Our research is focused on the computational analysis of biological sequences (DNA, RNA and proteins). Our main research interests include prediction of protein structure and function from the primary sequence, development of stochastic models for analyzing biological sequences, large-scale genome analyses, development of methodology for genetic association and gene expression studies.

Prediction of protein structure and function

Protein secondary and tertiary structure is largely determined by the protein's primary sequence. Thus, one of the earlier goals of computational biology was to develop methods for predicting the secondary and tertiary structure of proteins using information contained in their primary sequence. For some particular classes of proteins, such as the transmembrane proteins, the prediction is even more important, since these proteins are difficult to be studied by experimental means (i.e. X-Ray crystallography). One of the main research interests of our lab is the development of computational methods for predicting the structure and function of membrane proteins. In particular, we are involved in:

Machine learning algorithms and probabilistic models for biological sequences

Machine learning constitutes a large class of algorithms and computational techniques that enable us to recognize complex patterns and make decisions based (usually) on learning from processing large amounts of data (usually labeled). Computational biology and Bioinformatics use extensively machine learning algorithms due to the complexity of the underlying biological systems that are studied. We are mainly involved in studying a particular class of machine learning algorithms namely the Hidden Markov Models as well as other, related, Markovian models for applications in biological data. Markovian models are suitable for analyzing biological sequences since they recognize the sequential nature of such data. In particular, we are involved in:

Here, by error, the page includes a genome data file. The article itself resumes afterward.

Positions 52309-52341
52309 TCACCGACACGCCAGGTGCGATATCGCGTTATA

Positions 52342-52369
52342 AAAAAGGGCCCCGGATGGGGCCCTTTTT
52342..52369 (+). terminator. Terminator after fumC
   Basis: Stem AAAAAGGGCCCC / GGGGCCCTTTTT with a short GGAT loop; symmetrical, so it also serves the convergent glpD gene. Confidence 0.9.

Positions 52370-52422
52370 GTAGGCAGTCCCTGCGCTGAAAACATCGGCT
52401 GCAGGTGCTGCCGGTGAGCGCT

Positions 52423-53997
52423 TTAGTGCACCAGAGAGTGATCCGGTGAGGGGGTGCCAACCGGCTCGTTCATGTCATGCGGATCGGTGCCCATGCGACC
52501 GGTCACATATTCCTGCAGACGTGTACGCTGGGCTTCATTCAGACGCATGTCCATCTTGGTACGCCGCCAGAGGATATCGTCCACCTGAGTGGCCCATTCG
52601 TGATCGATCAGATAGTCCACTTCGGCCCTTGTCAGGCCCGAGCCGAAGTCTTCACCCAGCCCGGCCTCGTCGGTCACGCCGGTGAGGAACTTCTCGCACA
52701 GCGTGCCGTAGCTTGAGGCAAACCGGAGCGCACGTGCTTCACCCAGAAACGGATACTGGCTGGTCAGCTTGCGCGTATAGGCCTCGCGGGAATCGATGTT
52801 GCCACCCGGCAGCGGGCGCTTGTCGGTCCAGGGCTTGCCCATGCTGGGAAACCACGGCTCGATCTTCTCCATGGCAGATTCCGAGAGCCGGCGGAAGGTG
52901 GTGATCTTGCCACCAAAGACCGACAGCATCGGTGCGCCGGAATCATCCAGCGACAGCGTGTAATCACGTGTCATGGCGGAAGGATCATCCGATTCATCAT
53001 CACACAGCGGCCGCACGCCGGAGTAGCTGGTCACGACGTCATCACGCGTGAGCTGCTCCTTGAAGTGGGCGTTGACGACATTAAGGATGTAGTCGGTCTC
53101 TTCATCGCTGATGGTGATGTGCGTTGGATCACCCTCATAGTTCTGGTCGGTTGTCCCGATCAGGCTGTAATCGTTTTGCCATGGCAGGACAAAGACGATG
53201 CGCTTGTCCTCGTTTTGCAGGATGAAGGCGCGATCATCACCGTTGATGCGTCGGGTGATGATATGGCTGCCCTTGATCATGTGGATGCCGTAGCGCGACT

• Development of maximum likelihood and conditional maximum likelihood training algorithms for Hidden Markov Models
  • Development of decoding (recognition) algorithms for Hidden Markov Models
  • Development of maximum likelihood parameter estimation algorithms for other classes of Markovian models, especially for higher-order Markov chain models
  • Development of hybrid methods (i.e. hybrid of Hidden Markov Models and Neural Networks)
  • Development of semi-supervised training algorithms (i.e. utilizing both labeled and unlabeled data)
  • Applications in various problems of analyzing biological sequences (DNA, RNA and proteins)

Genetic Epidemiology

The rapidly developing field of genetic epidemiology, which is the fusion of traditional genetics and epidemiology, studies the genetic elements of diseases as well as the joint effects of genetic factors and environmental determinants in large populations. Whereas traditional genetic studies (i.e. linkage studies, segregation studies) are usually used to identify major determinants of monogenic diseases which are caused by rare variants, modern genetic-association studies are involved in deciphering the role played by a large number of common genetic variants in the development of common (multifactorial) diseases (i.e. diabetes, heart disease, cancer). We are involved in both applied and methodological research in the area, especially implicated in meta-analysis of genetic-association studies. The continuously increasing number of published genetic association studies, has made imperative the need for collecting and synthesizing the available information for a particular gene-disease association providing a quantitative overall estimate in a procedure known as meta-analysis.In particular, we are involved in: